So can you see what it is yet? Yes, sadly it is all an elaborate hoax. From the book to the museum, website and the elaborately constructed history of the art it is all fake. I do have to admit that it was so cleverly done and with such excellent illustrations that I was briefly taken in by the whole thing. Oh, how I wish it was all true. How I tried to convince myself that it was! I longed to believe in a talented Tiddles dancing around his multi-coloured canvas, coat paint-spattered and crazy-eyed like some latter-day Jackson Pollock. Alas, it was not to be. But the book is still a great christmas gift! You can even buy its companion edition – Why Paint Cats? Fantastic! 

Tillamook Cheddar 2010

Of course anything that cats can do dogs can do better – and for real. Most famous is Tillamook Cheddar whose fame extends to an entry in Wikipedia and dozens of TV and media appearances. The art looks great too even if its production (as shown on youtube) involves a fair amount of DIA (Destruction In Art)! Also featured in a number of US publications and TV shows are the Shore Service Dogs (similar to Guide dogs in the UK). Trained to hold a brush between their teeth and mark a canvas the results are actually not dissimilar to those of Ginger the imaginary neo-synthesist. Here a video of ‘Sammy’ in full flow: 

 

Now on to Congo the painting chimp. Nope, not a hoax either. This is the genuine thing – a 100% genuine primate Picabia, a real monkey Matisse. With the encouragement of renowned zoologist (and quite talented) surrealist painter Desmond Morris Congo forged quite a lengthy and succesful career in the art world. This from Wikipedia: 

Desmond Morris first observed his abilities when the chimp was offered a pencil and paper at two years of age. Morris soon observed that the chimp would draw circles, and had a basic sense of composition in his drawings. He also showed the ability of symmetrical consistency between two sides of a sketch; when Morris drew a shape at one side of a piece of paper, Congo would balance the structure by making marks on the other half of the paper. Similarly, if a color on one side contained blue for example, he would add blue to the other side as well to keep balance. By the age of four, Congo had made 400 drawings and paintings. His style has been described as “lyrical abstract impressionism“.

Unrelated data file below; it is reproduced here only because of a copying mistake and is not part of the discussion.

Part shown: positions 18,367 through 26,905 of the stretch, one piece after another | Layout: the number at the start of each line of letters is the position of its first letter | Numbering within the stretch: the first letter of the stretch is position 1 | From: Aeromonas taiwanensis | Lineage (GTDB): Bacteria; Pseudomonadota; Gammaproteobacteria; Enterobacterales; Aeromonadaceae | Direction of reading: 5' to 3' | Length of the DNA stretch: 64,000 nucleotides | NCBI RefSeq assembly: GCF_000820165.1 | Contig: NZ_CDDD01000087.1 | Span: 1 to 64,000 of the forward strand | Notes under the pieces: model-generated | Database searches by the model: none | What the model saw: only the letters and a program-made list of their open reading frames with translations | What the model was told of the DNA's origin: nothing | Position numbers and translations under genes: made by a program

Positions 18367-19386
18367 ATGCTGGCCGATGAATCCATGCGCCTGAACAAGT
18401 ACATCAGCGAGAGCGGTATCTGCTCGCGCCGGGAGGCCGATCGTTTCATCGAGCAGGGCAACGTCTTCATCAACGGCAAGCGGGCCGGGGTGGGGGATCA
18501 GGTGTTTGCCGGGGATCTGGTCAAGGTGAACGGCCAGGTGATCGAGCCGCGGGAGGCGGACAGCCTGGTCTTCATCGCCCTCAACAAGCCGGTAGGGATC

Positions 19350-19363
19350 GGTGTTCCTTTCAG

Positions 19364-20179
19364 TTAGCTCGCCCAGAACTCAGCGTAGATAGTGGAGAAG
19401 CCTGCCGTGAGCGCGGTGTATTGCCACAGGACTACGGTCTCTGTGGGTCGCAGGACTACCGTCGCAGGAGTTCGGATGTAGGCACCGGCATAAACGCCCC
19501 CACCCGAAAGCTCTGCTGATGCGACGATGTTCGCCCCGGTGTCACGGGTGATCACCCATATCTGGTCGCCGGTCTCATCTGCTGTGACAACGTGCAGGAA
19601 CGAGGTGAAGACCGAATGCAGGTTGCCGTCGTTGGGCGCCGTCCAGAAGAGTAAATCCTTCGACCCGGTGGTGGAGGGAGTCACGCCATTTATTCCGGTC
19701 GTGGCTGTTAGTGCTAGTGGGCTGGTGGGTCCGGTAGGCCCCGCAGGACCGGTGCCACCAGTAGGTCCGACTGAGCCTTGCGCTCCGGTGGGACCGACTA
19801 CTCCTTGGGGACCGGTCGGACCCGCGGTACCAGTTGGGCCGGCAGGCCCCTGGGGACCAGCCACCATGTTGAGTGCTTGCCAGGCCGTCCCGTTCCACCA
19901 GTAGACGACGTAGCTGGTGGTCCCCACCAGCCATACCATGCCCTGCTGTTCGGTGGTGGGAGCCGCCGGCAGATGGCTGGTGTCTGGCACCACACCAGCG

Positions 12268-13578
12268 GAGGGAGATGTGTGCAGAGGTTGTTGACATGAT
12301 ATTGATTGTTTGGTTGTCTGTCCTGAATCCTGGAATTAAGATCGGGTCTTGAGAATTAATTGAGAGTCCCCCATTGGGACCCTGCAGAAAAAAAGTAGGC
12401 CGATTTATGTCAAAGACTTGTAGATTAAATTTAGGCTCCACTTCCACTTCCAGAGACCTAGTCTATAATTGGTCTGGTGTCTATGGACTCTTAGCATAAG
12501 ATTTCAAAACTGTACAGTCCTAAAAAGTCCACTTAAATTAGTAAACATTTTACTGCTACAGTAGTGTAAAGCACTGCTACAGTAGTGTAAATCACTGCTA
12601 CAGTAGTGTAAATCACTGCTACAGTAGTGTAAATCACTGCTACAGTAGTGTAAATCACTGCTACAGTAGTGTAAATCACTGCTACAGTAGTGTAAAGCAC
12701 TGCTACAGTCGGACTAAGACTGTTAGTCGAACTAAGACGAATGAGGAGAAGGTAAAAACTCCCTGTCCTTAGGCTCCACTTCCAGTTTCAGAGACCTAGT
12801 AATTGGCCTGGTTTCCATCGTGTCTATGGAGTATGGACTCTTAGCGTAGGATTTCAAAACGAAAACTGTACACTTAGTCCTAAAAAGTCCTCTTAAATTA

Pollock at work

His artistic career continued in leaps and bounds, so to speak. Picasso was a fan and had a painting hanging on the wall of his studio. Miro swapped two of his for one of Congo’s and Salvador Dali declared that Congo was human whilst Pollock was actually the animal! Other works have made their way to auction, the Artnet website revealing a reasonably robust record,the climax so far being at Bonhams in 2005 when three paintings sold for a remarkable £14,400 leading to all sorts of newspaper headlines (Art World Goes Wild, Chimp not a Chump and so on). I sadly missed bidding on one I spotted at Christie’s last year – the price a quite reasonable £750 – however I shall keep my eye open for the next one and will naturally be hoping to pick it up for something around a monkey*! 

* Cockney slang for £500 

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the krays, adolf hitler and von ribbentrop’s watch (by marks & gran)

25 August 2010 § Leave a comment

If you like this post please make a comment or like it. If you enjoy the blog please sign up for regular updates (right). Thanks akuta

To continue on from the theme initiated in the last post there is the difficult question on the moral rights and wrongs of owning works by villains of various types. I certainly had some initial misgivings about my modest purchase of a signed copy of Kray Poems, despite the relatively low rating on the international ‘evil’ scale of these archetypal London hoodlums. What was my deeper motivation behind owning a Kray Twins  ‘souvenir’?  Naturally we are all intrigued by the mentality of – let us not beat about the bush – deranged and brutal murderers – whilst being strangely attracted by their notoriety. In the end I felt that their murderous tendencies had by now been long been subsumed by their kitsch value. They are now little more than cartoon twins with dark glasses and suits, Hale & Pace’s ‘Management’, a spoof representation of the 1960′s East End. Ultimately my little book is little more than a perverse ‘joke’ on the lack of intelligence of the average post-war gangster – The Thoughts and Poems of Ronnie Kray – Thoughts? Are you kidding me!